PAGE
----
Mutual Aid Fire

Ammend the seat assignments
May 26, 2009, 4:59 pm
Filed under: Engine ops

Recently I had the pleasure of participating in some of the best training, hands down, I’ve been to in some time. If you have not attended the Orlando Fire Conference you need to make plans for 2010.

Within the training packed three days, me and the dudes I went with took part in a RIT drill. Much like typical drills search, locate, remove, ect. but a small detail that I have been not been exposed to (within RIT) was specific seat related assignments(when it comes to operating inside the structure) We here at the FWBFD have “seat assignments” in place already but not for some particular calls. I have heard in many different settings of what we do on the outside preparing for RIT ops (360, throw ladders, pull handlines ect.), but never considered the course of action when we cross the threshhold of the building. I figured the crew I was with would just “talk it over when we get there”. Sometimes there is no time for that “talk” to happen on the scene. We need to know, before we get off that truck, who has what – and what to do!(with limited direction)

It sounds elementary and maybe it is, but I have found that the more planned out you are the better the event will go. Now I know you can’t plan everything, that’s not what I’m saying, just be prepared. At my FD we are devoloping some quick reference type of documents for our members to carry (or have on the truck) to refer to from time to time. This to stay fresh on individual duties on the fire ground, according to the task. We don’t run certain calls regularly, much less RIT operation, and it is good to refer to certain operational tasks every now and then.( I hear some of you you should know what to do if you train!) I don’t know about your FD, but sometimes daily tasks, hydrants, hazmat training, EMS training, fill in the blank training, not to mention call volume takes away from the time to train on fire ground duties.

Needless to say we learned alot about ourselves in that training in Orlando and it has inspired us to consider some of our SOG’s and their content. Within that, considering RIT deployment, Vertical venting, VES, to name a few needs to be planned. These are “get it done and get it done yesterday” tasks. Some things we should slow down…some things we should speed up, when we speed up we don’t need to waist time in “figuring out” what each member is to do at that moment. Just do it-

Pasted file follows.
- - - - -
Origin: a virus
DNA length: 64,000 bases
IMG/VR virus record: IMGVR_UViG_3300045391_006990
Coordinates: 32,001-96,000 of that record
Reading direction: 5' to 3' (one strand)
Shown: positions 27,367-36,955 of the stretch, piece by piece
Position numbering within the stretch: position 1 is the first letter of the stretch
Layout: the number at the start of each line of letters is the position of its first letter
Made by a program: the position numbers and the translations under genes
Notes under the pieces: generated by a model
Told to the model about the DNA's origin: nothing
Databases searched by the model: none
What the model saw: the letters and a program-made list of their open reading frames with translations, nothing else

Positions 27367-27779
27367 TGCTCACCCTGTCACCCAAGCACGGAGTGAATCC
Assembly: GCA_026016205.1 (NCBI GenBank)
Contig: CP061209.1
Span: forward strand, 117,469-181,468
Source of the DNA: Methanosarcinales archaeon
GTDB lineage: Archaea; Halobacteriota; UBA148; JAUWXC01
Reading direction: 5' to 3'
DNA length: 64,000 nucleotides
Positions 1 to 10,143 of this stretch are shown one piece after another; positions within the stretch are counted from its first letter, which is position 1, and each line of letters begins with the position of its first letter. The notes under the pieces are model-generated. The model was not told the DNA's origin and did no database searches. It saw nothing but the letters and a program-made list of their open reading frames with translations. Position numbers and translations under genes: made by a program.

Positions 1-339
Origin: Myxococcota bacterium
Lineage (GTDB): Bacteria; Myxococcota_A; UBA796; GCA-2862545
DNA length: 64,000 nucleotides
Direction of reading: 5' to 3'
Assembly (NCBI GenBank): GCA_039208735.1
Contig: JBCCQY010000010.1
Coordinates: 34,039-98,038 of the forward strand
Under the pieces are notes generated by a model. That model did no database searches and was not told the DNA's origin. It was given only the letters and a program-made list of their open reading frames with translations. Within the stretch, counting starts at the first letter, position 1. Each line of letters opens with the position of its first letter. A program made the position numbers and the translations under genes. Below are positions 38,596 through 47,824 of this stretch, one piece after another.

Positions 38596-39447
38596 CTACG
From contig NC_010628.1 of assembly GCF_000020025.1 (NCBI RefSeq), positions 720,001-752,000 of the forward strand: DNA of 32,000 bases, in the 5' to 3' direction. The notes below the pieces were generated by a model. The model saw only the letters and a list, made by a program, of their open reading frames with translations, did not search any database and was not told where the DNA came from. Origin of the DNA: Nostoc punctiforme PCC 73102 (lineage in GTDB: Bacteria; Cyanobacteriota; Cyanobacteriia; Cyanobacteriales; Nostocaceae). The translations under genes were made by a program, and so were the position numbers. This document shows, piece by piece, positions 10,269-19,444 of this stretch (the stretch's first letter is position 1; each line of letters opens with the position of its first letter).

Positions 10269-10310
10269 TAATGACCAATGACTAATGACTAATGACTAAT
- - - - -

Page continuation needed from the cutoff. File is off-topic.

So click here for some exerpts of future development of revised seat assignments and current seat assignments for our apparatus.


Commercial fire from Ocean City Md
April 2, 2008, 2:49 pm
Filed under: Engine ops

Check out this link to Ocean City Md. FD commercial fire in a T-Shirt shop. This email has been forwarded around locally & Chief Grace of ECFR made some good observations on the rapid changing conditions below. First check out his link here, check out the time stamps on each picture and join in on the discussion!

I’m speculating that there may have been some dynamics involved there that let the situation get away from them like it did.

1. That location is possibly an automatic alarm frequent flyer & the companies had become complacent with regard to apparatus placement. In other words: “Let’s just drive up the boardwalk right to the front door so we don’t have to walk as far. It’s probably another false alarm anyway.”
2. The private fire protection system (if there is one at all) had to have been out of service. One working sprinkler over the point of origin would have nipped that thing in the bud.
3. When a Fire Inspector comes down on shop owners about aisle space, ceiling/sprinkler head clearances, and general over-stocking, they do so to prevent fires like this one from happening.
4. If your department has a tower ladder, always consider using the bucket’s nozzle as a portable master stream device. Had they lowered the bucket to it’s lowest possible setting, they could have, from their set up point in front, knocked out the back wall of that shop with a high flow, high pressure, great reach straight stream.